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Climate Change

Projects

This project continues research that began in 1925, measuring trees within a study block that has used even and uneven-aged management techniques, to determine the growth and how climate variables may have impacted this.
International collaboration to assess the adaptive variation in Pinus flexilis, limber pine, to identify (and supply in the future) appropriate seed sources for management to mitigate impacts of climate change, non-native pathogens, and intensified insect attack.
RMRS researcher Charlie Luce  are partnering with the Manti-La Sal National Forest to better distribute the most recent and relevant climate change knowledge to Regional and Forest leaders and staffs. 
RMRS researchers are partnering with the Uinta-Wasatch-Cache National Forest to enhance existing monitoring and modeling strategies to assess rangeland conditions.
The goal of this partnership between RMRS and the Curlew National Grassland is to restore pollinator habitats and understand the best strategies to support forest botanists.
The framework for restoring and conserving Great Basin wet meadows and riparian ecosystems builds upon long-term work by the research team on resilience of these ecosystems to stress and disturbance.
The National Forest Climate Change Maps project was developed to meet the need of National Forest managers for information on projected climate changes at a scale relevant to decision making processes, including Forest Plans.  The maps use state-of-the-art science and are available for every National Forest in the contiguous United States with relevant data coverage. Currently, the map sets include variables related to precipitation, air temperature, snow (including April 1 snow-water equivalent (SWE) and snow residence time), and stream flow.
Knowing how environments might influence the degree and location of hybridization between these species represents a potentially powerful tool for managers. To address that need, we modeled how hybridization between westslope cutthroat trout and rainbow trout is influenced by stream characteristics that favor each species. On the Cutthroat trout-rainbow trout hybridization website, we describe that model, and provide high-resolution digital maps in user-friendly formats of the predictions of different levels of hybridization across the native range of westslope cutthroat trout in the Northern Rocky Mountains, representing both current conditions and those associated with warmer stream temperatures. Our goal is to help decision-makers gauge the potential for hybridization between cutthroat trout and rainbow trout when considering management strategies for conserving cutthroat trout.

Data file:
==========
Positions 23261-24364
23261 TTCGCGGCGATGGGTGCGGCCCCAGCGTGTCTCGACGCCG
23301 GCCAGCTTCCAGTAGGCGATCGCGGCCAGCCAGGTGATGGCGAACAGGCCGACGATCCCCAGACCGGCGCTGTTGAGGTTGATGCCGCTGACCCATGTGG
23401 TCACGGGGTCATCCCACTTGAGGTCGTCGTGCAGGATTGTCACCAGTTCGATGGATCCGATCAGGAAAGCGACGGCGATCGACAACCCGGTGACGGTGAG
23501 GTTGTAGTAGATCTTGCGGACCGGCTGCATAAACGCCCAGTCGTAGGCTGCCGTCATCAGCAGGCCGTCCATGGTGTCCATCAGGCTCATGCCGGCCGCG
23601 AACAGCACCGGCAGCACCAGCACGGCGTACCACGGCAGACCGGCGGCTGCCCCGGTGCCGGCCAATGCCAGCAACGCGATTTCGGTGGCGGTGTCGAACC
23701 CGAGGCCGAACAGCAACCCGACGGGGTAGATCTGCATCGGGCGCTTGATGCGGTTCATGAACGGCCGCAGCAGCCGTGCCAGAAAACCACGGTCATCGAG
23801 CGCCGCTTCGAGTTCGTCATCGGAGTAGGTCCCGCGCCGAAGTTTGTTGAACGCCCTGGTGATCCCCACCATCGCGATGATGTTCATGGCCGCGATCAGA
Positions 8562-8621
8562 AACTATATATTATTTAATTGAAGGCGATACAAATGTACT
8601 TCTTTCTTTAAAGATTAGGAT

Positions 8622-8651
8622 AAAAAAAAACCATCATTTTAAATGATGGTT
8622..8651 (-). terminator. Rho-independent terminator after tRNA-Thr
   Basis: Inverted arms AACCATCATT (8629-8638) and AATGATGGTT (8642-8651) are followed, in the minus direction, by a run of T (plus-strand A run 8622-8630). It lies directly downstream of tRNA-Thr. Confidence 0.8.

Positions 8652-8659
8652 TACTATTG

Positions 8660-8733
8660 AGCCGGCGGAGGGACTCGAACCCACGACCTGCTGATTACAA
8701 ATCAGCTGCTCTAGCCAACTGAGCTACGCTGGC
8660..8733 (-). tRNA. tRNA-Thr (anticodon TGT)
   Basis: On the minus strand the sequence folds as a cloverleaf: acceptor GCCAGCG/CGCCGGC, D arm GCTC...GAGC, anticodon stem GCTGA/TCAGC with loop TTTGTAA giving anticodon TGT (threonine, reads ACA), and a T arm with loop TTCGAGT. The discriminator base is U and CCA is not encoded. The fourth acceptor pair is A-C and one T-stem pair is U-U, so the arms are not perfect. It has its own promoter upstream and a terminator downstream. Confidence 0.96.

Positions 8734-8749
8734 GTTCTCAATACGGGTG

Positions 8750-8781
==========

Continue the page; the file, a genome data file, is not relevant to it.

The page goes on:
The Southern Rockies Rust Resistance Trial (SRRRT) was initiated in 2013 to verify the stability of genetic resistance to white pine blister rust identified during artificial screening tests for limber and Rocky Mountain bristlecone pines conducted in collaboration with Dorena Genetic Resource Center (Cottage Grove, OR). Over 700 seedlings were outplanted in the fall 2013 and another 700 seedlings in spring 2014. White pine blister rust is common in the forests in and around the SRRRT site providing a natural source of inoculum to the seedlings. The seedlings will be periodically assessed for signs and symptoms of white pine blister rust over the next 10 years – disease symptoms were first noted in 2016.
Forest surveys alone cannot predict species vulnerability as they cannot determine if the remaining healthy trees are at risk for disease or if they have heritable genetic resistance to support future populations. This project takes range-wide common garden (198 families) and artificial inoculation with Cronartium ribicola (causal agent of white pine blister rust) in order to better undertand host population vulnerability and sustainability.

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